Courtesy of Claremont City Council
The first district-based election for Claremont City Council will be held on Nov. 3, 2020. In February of 2019, Claremont decided to transition to a district-based election system; meaning for all future elections, voters’ candidate options depend on their assigned district, which is determined by geographical location. This upcoming election will choose two council member district seats from District One and District Five. District One covers the southernmost part of Claremont, while District Five covers the northernmost part of Claremont and the area between Mountain Avenue and Indian Hill Boulevard.
District One Candidates
Christine Margiotta has spent the last 20 years advancing change for issues regarding homelessness, mental health, LGBTQ+ rights, and economic and racial injustices. If elected, Margiotta would like to develop a balanced and sustainable city budget, and refine the ability to respond to residents in emergency situations, by granting responsibility to the human services team in situations involving matters such as homelessness and addiction. In addition, she would like to secure renter protections to help prevent homelessness and provide local businesses with the tools needed to build a successful future. Margiotta believes she can navigate Claremont through this time of crisis, while simultaneously improving the future.
“I have the skills, commitment, and courage to lead us into a future that will be far more sustainable for our residents, our city, and our region,” Margiotta said.
Corey Calaycay is currently serving his fourth term as a Claremont City Council member. Years past, Calaycay served three one-year terms as Claremont Mayor. During his time as a City Council Member, he assisted in expanding the Wilderness Park, improving the Village, bringing in new businesses, and making Foothill Boulevard pedestrian and bike-friendly. If reelected, his goal will be to continue to show support towards citizen-driven change. In this time of economic struggles, political turmoil, and the COVID-19 pandemic, he believes the city needs his experience, as he is the only candidate who has served city-wide.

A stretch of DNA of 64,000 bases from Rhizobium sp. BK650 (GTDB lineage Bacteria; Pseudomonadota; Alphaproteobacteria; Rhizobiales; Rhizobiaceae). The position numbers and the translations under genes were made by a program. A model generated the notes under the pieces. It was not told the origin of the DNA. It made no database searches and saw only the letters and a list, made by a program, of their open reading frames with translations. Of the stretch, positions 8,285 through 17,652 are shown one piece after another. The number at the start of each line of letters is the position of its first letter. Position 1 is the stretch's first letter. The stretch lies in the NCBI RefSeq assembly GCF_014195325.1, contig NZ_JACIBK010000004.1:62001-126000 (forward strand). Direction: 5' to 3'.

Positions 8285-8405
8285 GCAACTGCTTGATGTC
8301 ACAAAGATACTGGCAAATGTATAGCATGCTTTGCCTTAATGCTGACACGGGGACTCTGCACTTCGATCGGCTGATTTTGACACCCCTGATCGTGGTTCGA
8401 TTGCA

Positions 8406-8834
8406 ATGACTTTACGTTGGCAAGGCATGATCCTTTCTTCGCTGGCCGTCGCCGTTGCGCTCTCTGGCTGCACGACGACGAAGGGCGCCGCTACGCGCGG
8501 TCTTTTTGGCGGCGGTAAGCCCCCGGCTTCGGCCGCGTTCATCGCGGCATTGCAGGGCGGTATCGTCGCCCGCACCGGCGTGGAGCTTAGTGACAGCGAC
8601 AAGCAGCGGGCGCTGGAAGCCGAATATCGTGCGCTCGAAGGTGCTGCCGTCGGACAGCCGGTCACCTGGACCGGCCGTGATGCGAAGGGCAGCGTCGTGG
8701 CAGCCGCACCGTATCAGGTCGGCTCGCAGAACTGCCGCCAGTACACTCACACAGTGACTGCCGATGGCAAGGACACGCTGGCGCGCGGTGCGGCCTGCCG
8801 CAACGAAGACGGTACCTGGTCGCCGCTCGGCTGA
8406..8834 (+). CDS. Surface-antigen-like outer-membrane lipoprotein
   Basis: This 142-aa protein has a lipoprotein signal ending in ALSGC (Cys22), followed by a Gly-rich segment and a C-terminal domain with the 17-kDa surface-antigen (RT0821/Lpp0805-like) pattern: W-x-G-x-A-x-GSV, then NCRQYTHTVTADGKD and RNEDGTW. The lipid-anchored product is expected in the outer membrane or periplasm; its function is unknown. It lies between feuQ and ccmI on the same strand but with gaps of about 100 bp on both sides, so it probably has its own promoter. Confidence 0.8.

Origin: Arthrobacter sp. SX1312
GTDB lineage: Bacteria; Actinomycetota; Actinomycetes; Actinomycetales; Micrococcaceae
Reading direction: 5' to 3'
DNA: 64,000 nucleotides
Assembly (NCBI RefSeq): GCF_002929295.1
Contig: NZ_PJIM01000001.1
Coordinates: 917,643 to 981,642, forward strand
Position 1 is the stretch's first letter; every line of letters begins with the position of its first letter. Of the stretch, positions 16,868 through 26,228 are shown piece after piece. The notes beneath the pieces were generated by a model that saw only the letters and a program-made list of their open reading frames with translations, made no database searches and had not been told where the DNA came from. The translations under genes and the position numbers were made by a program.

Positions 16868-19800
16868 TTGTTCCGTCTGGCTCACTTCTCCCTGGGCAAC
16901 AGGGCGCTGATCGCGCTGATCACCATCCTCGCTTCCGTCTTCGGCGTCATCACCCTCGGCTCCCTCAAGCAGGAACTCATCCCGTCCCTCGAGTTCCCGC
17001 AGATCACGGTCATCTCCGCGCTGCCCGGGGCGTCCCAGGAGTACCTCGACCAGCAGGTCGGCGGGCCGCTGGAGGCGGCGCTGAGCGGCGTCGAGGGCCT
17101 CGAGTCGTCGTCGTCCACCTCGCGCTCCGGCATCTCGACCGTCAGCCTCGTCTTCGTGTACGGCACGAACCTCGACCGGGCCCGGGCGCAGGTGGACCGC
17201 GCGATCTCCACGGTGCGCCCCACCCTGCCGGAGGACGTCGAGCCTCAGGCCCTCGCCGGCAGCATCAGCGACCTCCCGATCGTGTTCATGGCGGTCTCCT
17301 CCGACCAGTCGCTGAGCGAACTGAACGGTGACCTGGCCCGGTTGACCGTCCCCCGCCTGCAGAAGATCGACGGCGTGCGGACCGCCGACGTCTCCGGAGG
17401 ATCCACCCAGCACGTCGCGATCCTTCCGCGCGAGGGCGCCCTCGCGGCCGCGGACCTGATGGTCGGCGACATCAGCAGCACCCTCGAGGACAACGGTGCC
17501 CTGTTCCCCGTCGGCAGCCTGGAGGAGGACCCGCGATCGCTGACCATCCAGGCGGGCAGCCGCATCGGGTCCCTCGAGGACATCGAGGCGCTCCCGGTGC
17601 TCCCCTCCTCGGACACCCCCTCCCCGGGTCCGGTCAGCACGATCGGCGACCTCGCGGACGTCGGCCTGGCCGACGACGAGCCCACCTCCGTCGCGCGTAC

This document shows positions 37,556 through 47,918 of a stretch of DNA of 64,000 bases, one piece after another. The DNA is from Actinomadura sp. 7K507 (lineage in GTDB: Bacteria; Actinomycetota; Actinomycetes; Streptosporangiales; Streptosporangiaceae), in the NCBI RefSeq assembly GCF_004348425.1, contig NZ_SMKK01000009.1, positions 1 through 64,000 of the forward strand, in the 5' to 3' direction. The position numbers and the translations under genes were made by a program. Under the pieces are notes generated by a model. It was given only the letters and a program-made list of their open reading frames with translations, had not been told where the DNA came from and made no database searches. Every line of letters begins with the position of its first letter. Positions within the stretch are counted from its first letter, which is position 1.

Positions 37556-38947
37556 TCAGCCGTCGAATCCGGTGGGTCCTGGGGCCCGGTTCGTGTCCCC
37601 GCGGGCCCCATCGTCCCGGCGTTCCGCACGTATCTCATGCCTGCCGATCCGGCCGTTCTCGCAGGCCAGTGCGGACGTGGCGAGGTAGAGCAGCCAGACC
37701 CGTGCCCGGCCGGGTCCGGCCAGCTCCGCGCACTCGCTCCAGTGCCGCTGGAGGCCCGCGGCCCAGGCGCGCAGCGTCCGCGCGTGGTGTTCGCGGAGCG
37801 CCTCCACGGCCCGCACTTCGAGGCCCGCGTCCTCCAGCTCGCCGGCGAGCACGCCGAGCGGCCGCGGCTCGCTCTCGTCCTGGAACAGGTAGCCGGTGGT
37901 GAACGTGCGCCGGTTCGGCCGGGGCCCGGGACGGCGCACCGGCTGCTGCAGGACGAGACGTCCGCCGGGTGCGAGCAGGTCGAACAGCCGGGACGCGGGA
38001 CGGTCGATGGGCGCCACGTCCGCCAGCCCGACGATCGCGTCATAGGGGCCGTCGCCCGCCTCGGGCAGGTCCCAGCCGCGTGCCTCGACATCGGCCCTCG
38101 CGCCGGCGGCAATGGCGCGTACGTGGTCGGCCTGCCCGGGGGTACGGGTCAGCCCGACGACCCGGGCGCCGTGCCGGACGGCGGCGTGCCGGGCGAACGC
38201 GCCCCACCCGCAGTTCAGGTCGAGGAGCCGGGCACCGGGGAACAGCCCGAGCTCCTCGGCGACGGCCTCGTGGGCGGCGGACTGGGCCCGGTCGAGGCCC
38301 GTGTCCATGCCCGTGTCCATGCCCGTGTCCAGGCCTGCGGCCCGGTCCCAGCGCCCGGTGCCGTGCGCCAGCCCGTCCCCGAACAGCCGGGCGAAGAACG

“I never forget that I work for you,” Calaycay said in his candidate statement. “I stand for honesty, integrity and transparency in government; fiscal responsibility; and citizen-driven policy.”
Zach Courser is currently a professor of public policy at Claremont McKenna College, along with serving as a board member for the Pilgrim Place and Heritage Claremont. If elected as a city council member, Courser would like to prioritize inclusive housing, sustainability, protecting small businesses, and increasing trust within the Claremont community. He plans to achieve this by implementing diverse housing options, reintroducing Sustainability Report cards, encouraging the use of solar power, and restructuring Claremont’s approach to finances. He concludes that his new leadership and ideas are needed in this time of uncertainty.
“I want to help us see the road ahead, close the widening city budget deficit, provide services our residents depend on, and help our city live up to its core values of inclusiveness, respect, and equality,” Courser said in his candidate statement.
Ethan M. Reznik:
Ethan M. Reznik is the Journalist Coordinator for the Fallen Journalists Memorial Foundation, and recently graduated from Occidental College. Over the last four election cycles, Reznik has worked on multiple democratic campaigns. As a lifelong Claremont resident, he admires the strength of the Claremont community, and the new era of young leaders, placing a spotlight onto racial and economic injustices.
“Although the coronavirus pandemic has put this strength to the test, I am confident that with fresh, proactive leadership, we can make it through this crisis and work to build an even stronger future.” Reznik said on his campaign website.
With Reznik’s fresh sense of leadership, he would like to implement solutions for issues such as homelessness and mental health, the housing crisis, policing, and the impact of the pandemic on Claremont’s senior population. He plans to do this by increasing the housing intake of those who are unsheltered with mental illness, subitizing housing, working with neighboring cities to form a first-responder program for low-risk situations, and ensuring the safety of the senior population. Reznik would also like to find ways to cut costs in response to Claremont’s structural deficit, such as contracting out certain routine tasks, while continuing to explore additional revenue sources such as new businesses.